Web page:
Hivemapper enhances ADAS capabilities, ensuring safer and more informed driving experiences in real-time conditions.
Advanced Driver Assistance Systems (ADAS) are designed to enhance driver safety, convenience, and comfort by providing assistance in various driving situations. They are not intended to replace the driver but rather to work alongside them to mitigate the risk of accidents and improve the overall driving experience. ADAS systems are considered Level 1 to Level 2+ and perform functions like adaptive cruise control, lane-keeping, self-parking, exiting highways, and emergency braking. Today, most ADAS systems are restricted to highways and major arterial roads.
The global ADAS market was estimated to be worth over USD 30 billion in 2022 and is projected to reach over USD 65 billion by 2030. This growth is driven by advances in technology, consumer demand for safety features, and EU government regulations requiring cars to know and follow the speed limit. Most ADAS products are subscriptions and a new and growing revenue source for car manufacturers. BlueCruise
, Ford’s ADAS system, is still in its early days, with 225,000 ADAS-equipped cars and limited map coverage you can see here
. BlueCruise has 150,000 customers paying $800 per year.
Like humans, ADAS systems compute driving paths through perception, interpretation, and decision-making. An ADAS system uses cameras, radars, GPS/GNSS sensors, and ultrasonic sensors to “see” its environment in real-time. It anticipates questions like: “Is the car in front of me slowing down?” or “Can I change lanes or is there a car in my blind spot?” But, these cameras and sensors have limited range and cannot make out the entire situation. Additionally, they can’t anticipate what’s coming up on the road ahead without a map.
Think of it this way: You can more easily navigate in your local city than the city you’re visiting because you created a mental map of your local city. In a city you’re visiting, you’ll see all the novel road signs but you’ll have a harder time interpreting them and making decisions. An ADAS system is like a tourist in every city, perceiving the different environments of San Francisco and Tokyo but struggling to interpret them and make decisions. That’s where maps come in — maps make interpretation and decision-making easier for ADAS systems. With a map, an ADAS system becomes like a local in every city.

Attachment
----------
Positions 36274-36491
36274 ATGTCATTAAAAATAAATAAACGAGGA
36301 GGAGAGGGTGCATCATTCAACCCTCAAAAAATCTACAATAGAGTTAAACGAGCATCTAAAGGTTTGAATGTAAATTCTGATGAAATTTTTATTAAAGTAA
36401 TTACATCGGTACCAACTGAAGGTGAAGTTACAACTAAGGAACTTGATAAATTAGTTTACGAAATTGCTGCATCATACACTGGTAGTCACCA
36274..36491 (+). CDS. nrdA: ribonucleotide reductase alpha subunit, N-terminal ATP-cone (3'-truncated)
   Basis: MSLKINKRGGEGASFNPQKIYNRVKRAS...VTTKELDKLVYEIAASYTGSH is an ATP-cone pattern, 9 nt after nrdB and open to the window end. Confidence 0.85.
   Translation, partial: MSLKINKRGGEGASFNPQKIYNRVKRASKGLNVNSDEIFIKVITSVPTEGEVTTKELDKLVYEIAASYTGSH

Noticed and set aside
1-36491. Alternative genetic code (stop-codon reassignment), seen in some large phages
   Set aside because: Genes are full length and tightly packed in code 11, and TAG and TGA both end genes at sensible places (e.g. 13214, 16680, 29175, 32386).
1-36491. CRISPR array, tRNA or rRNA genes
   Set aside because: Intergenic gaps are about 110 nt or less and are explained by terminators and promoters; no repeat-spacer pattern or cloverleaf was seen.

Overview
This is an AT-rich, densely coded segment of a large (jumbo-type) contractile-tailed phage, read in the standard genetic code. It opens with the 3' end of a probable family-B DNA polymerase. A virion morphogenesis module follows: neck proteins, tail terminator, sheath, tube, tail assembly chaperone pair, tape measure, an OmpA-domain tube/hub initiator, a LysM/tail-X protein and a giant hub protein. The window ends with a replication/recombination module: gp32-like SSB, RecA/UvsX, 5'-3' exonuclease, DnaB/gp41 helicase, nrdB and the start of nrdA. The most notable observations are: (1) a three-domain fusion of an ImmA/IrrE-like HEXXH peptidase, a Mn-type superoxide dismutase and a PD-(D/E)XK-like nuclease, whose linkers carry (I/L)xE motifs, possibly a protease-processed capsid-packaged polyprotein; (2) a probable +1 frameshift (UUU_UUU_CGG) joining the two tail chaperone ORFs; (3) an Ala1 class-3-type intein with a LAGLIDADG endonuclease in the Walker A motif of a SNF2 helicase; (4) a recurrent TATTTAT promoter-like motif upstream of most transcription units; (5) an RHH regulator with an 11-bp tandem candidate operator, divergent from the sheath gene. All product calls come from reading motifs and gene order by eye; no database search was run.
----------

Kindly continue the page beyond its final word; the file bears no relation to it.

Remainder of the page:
While humans only need maps to navigate, ADAS-equipped cars need maps to drive. A map fills in critical information that an ADAS system needs to perceive beyond the range of its sensors. Here are some examples where an ADAS system will not perceive critical information:
Curved road / highway exit.
Steep grade / hills.
Complex road with multiple paths for drivers, bikes, and pedestrians.
Poor weather conditions (heavy rain, snow, or fog).
Missing lane marking.
Highway exit with multiple lanes.
Highway exit closure.
Construction — e.g., a drivable path reduced from 3 lanes to 1 lane.
Curved Road / Highway Exit. Imagine you are cruising down a highway. Your ADAS system is keeping a close eye on your surroundings using its sensors. As you approach an exit, the highway curves to the right just before the exit sign appears. This is when the ADAS system's reliance on a detailed map comes into play. The map already knows about the curve and the exit. Using this knowledge, the ADAS helps steer your vehicle smoothly through the bend, making sure you exit safely. This is a great example of how the ADAS system combines sensors and maps to make driving safer and more convenient.
Steep Grade / Hills. Imagine driving up a steep incline, like the hilly streets of Lisbon, Portugal. If you’re driving upward, you can’t see what’s beyond the hill. Similarly, cameras and sensors of an ADAS system can’t see upcoming road signs and intersections when driving up a steep hill. In the absence of a clear line of sight, a map holds critical information about what’s coming up ahead. With a map, your ADAS system can warn you about upcoming road signs and intersections and keep your journey smooth and safe.